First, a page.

If your name happens to be Roxanne, I apologize in advance.
The title refers to the angelic Roxanne from the play Cyrano de Bergerac. She is flawlessly lovely, gracious, resourceful, and kind. I would venture to call her “intelligent,” but I cannot in good conscience call her that. Despite her many fine qualities, she remains an idiot.
Why, you ask, is she an idiot?
Allow me to preface my explanation with the statement that “love at first sight” is a myth. I know it makes me sound cynical—and maybe I am—but love does not happen as the result of a single glance. Attraction, yes, but attraction is not the same as love. Too many people confuse the two and suffer the consequences.
Roxanne is an idiot because she fancies herself in love at first sight. She falls in love with Christian, a good-hearted but empty-headed young man with a pretty face but not much else to recommend him. But Roxanne sees that pretty face from a distance and declares herself in love without even having a single conversation with him. Not a word. None. Zip.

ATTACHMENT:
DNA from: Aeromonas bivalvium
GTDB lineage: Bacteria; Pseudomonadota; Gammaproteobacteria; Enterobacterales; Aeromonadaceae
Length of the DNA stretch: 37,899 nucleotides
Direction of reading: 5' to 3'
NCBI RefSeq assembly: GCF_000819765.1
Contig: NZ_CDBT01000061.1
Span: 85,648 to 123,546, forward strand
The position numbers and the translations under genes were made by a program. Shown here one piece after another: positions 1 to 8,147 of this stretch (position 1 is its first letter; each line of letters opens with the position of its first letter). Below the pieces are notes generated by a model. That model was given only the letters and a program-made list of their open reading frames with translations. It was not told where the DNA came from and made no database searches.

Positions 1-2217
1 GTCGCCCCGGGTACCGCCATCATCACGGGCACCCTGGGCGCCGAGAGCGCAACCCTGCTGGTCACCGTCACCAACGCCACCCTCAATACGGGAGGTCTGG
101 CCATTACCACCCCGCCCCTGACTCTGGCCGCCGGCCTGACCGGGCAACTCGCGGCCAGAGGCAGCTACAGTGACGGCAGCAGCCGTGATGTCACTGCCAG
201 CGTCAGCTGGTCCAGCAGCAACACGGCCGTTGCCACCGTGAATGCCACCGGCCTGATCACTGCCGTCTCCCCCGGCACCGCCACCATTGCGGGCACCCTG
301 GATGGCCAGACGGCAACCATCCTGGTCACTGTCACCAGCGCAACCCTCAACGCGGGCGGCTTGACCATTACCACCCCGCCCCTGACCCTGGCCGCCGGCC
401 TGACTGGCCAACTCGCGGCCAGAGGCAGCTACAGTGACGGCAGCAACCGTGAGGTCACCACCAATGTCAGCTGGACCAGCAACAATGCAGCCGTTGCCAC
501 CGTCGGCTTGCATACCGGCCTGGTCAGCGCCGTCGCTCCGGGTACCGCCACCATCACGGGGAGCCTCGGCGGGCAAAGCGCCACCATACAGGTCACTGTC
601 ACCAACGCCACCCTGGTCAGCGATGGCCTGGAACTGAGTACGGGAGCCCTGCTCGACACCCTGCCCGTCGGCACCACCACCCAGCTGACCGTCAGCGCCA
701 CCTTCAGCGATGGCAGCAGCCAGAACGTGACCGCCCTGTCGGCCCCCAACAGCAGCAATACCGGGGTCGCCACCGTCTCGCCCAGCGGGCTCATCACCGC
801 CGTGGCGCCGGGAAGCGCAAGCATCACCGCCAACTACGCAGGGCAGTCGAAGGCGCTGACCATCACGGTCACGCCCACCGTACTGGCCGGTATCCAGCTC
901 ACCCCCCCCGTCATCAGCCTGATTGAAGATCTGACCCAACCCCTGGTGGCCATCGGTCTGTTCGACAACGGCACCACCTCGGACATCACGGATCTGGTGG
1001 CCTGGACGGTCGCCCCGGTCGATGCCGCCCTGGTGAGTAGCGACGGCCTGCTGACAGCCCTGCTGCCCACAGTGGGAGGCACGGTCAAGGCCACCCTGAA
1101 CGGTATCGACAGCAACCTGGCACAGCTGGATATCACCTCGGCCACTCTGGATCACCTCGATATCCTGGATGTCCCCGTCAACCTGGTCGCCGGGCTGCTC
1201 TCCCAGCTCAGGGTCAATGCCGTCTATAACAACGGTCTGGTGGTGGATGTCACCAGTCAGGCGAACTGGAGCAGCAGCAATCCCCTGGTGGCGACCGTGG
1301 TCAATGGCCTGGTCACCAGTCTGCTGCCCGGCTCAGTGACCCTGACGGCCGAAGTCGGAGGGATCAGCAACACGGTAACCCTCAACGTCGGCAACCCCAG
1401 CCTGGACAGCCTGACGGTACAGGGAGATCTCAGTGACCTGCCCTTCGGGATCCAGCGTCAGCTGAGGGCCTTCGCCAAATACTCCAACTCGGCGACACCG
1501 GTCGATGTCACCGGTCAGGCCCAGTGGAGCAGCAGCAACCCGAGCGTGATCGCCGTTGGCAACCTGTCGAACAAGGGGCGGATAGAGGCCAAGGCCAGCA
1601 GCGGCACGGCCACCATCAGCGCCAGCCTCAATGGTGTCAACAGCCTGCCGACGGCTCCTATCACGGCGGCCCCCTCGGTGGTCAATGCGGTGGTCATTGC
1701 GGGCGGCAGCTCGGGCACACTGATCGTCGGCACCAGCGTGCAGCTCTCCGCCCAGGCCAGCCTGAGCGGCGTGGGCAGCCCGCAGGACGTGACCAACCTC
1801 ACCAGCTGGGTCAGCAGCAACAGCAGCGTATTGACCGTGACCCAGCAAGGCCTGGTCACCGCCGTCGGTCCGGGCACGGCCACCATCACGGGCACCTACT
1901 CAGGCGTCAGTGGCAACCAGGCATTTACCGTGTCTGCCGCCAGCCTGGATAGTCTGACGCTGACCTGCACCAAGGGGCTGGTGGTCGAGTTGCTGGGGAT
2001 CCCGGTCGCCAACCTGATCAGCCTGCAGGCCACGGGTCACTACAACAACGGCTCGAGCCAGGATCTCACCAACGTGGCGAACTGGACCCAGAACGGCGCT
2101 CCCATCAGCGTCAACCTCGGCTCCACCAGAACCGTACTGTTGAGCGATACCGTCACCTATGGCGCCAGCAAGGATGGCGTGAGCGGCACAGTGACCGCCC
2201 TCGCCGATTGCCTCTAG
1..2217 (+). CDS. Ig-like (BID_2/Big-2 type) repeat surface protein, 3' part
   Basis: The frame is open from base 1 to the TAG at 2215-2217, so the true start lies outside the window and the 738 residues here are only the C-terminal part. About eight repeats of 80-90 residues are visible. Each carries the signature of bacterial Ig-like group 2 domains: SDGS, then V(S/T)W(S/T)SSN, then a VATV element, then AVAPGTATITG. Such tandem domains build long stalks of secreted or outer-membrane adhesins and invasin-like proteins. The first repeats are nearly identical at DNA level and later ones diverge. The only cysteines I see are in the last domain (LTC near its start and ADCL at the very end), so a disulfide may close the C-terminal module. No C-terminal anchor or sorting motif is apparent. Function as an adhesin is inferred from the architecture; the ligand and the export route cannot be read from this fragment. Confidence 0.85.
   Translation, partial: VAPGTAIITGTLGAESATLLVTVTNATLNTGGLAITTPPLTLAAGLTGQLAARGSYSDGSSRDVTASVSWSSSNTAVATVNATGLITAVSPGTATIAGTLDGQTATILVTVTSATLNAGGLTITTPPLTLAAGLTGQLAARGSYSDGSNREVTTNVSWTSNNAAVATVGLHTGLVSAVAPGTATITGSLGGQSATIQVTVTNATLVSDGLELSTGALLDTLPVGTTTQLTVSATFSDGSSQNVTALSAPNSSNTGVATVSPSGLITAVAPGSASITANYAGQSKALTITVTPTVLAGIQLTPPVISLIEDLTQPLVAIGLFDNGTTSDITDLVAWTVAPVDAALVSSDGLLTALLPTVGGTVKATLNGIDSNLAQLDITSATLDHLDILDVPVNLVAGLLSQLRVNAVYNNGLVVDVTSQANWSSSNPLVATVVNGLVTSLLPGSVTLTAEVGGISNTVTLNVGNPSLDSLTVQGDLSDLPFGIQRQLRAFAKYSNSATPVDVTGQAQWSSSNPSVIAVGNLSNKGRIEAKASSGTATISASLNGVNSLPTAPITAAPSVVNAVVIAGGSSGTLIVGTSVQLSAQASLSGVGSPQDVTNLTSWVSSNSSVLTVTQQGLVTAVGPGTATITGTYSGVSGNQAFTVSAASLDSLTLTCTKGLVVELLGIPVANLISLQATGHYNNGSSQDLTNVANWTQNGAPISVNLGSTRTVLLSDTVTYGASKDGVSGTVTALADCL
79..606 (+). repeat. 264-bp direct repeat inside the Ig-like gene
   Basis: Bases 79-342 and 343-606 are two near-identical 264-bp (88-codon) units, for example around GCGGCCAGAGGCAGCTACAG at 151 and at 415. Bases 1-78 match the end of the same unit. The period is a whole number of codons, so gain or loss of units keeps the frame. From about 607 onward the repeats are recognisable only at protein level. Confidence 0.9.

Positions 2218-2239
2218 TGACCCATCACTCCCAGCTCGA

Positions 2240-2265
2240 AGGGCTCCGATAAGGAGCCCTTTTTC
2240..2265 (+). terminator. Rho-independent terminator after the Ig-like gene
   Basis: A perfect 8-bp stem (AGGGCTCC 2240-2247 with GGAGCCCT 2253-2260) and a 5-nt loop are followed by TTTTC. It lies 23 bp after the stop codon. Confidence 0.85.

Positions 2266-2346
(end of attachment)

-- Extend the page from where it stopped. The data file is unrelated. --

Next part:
Imagine her disappointment when she sits with him, tries to talk to him, and discovers he can say nothing. The only reason she agrees to marry Christian is because Cyrano, the long-nosed warrior-poet, steps in and provides him the words to say. He does it well—too well, since his rapturous poetry stems from his love for Roxanne, who never paid him any heed because he was “just a friend”—and ugly.
Roxanne is an idiot. She fell for a pretty face—but it was the heart of the poet Cyrano that really won her.
Ladies, listen up. Don’t pursue a man just because he’s good-looking. A pretty face can hide an empty head—or a hollow heart. Don’t discount a man because you’ve stuck him in the friend zone. Don’t write a man off because you don’t think he’s attractive enough. Don’t give me that. Don’t be ridiculous. A person’s heart is of far greater weight and worth and beauty than his face. Faces fade. Strength weakens. A man’s character is irreplaceable.
Had Roxanne been smart, she would’ve opened her eyes to what was right in front of her all along. She would’ve seen Cyrano, the prince of poets, for what he was: utterly brilliant and indescribably beautiful.
But she didn’t. Because she was an idiot.
Other than that, the play is great.